a musical and dance presentation in India (Bengal and Orissa). It emerged in remote antiquity out of the shepherds’ plays and religious processions of the cult of Vishnu-Krishna. Jatra incorporates dance, pantomime, speech, and instrumental and vocal music; singing predominates. Jatra emerged as a literary genre in the 16th and 17th centuries. Of the dramatists and composers who created jatras, the most famous is K. Gosvami (1810-88), author of Meeting With Bharata, Nimai Saniasa, Svapnavilasa, and Ray Unmadini. At the turn of the 20th century the jatra was enriched by the incorporation of new themes, using historical figures and fighters for national liberation as heroes (Shahjahan by Ghosh and Mir Qasim by Roy). Jatra is performed by youths and men. The orchestra includes folk percussion and wind musical instruments and a small portable harmonium. The main singer, the vivek, provides the commentary, explaining the course of the action of the drama to the audience.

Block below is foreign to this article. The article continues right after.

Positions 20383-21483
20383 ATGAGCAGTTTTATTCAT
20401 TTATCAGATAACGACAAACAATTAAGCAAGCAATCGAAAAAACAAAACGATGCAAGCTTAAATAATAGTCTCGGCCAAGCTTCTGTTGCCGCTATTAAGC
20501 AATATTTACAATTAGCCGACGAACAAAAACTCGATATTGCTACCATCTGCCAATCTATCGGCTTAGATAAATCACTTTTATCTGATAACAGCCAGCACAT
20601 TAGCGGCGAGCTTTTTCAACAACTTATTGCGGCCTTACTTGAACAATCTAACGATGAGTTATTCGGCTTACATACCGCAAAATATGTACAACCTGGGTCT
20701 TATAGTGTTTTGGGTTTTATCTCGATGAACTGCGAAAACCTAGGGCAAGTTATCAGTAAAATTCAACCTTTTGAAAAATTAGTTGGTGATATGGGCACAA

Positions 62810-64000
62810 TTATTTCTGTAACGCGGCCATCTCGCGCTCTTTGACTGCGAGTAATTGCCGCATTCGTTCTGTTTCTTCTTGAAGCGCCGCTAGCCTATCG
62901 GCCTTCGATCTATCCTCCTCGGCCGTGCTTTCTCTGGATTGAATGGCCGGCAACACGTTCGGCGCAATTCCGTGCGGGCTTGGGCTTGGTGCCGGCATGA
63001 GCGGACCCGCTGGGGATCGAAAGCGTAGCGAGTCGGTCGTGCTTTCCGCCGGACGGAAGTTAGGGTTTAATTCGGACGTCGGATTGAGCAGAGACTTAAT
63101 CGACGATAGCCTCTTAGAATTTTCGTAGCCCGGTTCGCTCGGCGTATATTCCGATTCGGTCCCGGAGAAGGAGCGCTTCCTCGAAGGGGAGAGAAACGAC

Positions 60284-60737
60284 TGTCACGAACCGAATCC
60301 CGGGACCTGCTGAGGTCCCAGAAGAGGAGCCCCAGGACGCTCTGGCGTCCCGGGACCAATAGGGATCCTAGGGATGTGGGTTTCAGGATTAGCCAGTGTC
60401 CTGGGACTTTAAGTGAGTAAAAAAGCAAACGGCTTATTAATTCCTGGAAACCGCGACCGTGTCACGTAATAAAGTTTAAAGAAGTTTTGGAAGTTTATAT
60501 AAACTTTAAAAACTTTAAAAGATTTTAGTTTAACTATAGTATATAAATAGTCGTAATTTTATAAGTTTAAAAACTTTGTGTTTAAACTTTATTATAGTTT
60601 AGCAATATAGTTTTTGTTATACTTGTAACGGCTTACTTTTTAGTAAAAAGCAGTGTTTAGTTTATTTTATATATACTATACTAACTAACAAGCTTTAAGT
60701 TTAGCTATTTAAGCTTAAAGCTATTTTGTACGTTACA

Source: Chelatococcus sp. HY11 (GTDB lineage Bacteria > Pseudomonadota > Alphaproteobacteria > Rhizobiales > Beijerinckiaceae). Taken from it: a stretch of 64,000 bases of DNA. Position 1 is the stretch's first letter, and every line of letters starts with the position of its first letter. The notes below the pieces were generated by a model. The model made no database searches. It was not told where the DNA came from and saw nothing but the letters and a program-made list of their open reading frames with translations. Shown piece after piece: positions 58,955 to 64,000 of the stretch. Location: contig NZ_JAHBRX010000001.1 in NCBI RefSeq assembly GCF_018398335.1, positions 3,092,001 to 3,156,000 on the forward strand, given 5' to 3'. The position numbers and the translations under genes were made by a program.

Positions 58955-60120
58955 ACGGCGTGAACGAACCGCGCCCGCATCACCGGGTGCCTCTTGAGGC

Jatra influenced the creative work of many Indian dramatists. R. Tagore, G. Ghosh, and D. Roy wrote works in the style ofjatra. Many texts were composed by A. Ta-gore. Individuals involved in the contemporary Indian theater are making attempts to use some of the elements ofjatrain professional theater. Sisir Kumar Bhaduri was one of the outstanding Indian actors who performed in jatra.
M. P. BABKINA